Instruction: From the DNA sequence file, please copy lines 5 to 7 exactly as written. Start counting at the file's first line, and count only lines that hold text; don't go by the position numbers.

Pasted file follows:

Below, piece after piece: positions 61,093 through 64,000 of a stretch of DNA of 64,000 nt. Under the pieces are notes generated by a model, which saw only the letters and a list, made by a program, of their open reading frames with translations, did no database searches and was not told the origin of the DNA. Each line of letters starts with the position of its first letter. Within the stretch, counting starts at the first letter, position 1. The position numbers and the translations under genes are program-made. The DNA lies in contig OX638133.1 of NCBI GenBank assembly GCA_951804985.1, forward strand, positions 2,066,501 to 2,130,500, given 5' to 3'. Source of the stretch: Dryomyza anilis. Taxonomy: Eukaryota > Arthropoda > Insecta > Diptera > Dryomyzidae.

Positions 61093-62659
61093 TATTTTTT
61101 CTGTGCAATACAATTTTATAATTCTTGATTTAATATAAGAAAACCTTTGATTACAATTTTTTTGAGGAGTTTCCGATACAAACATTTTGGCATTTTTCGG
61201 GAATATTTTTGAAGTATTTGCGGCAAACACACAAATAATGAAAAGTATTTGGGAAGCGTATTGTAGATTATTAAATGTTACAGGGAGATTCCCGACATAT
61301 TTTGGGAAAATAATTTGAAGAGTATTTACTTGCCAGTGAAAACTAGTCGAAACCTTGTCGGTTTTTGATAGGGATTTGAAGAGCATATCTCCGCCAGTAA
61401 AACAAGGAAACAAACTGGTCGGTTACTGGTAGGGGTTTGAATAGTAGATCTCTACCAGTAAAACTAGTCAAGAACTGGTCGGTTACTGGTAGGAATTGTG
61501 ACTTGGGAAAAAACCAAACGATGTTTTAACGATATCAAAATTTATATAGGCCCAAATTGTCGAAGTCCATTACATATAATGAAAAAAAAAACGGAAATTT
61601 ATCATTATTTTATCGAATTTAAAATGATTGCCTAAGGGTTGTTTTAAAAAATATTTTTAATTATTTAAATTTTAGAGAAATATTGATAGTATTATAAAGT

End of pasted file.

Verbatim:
61201 GAATATTTTTGAAGTATTTGCGGCAAACACACAAATAATGAAAAGTATTTGGGAAGCGTATTGTAGATTATTAAATGTTACAGGGAGATTCCCGACATAT
61301 TTTGGGAAAATAATTTGAAGAGTATTTACTTGCCAGTGAAAACTAGTCGAAACCTTGTCGGTTTTTGATAGGGATTTGAAGAGCATATCTCCGCCAGTAA
61401 AACAAGGAAACAAACTGGTCGGTTACTGGTAGGGGTTTGAATAGTAGATCTCTACCAGTAAAACTAGTCAAGAACTGGTCGGTTACTGGTAGGAATTGTG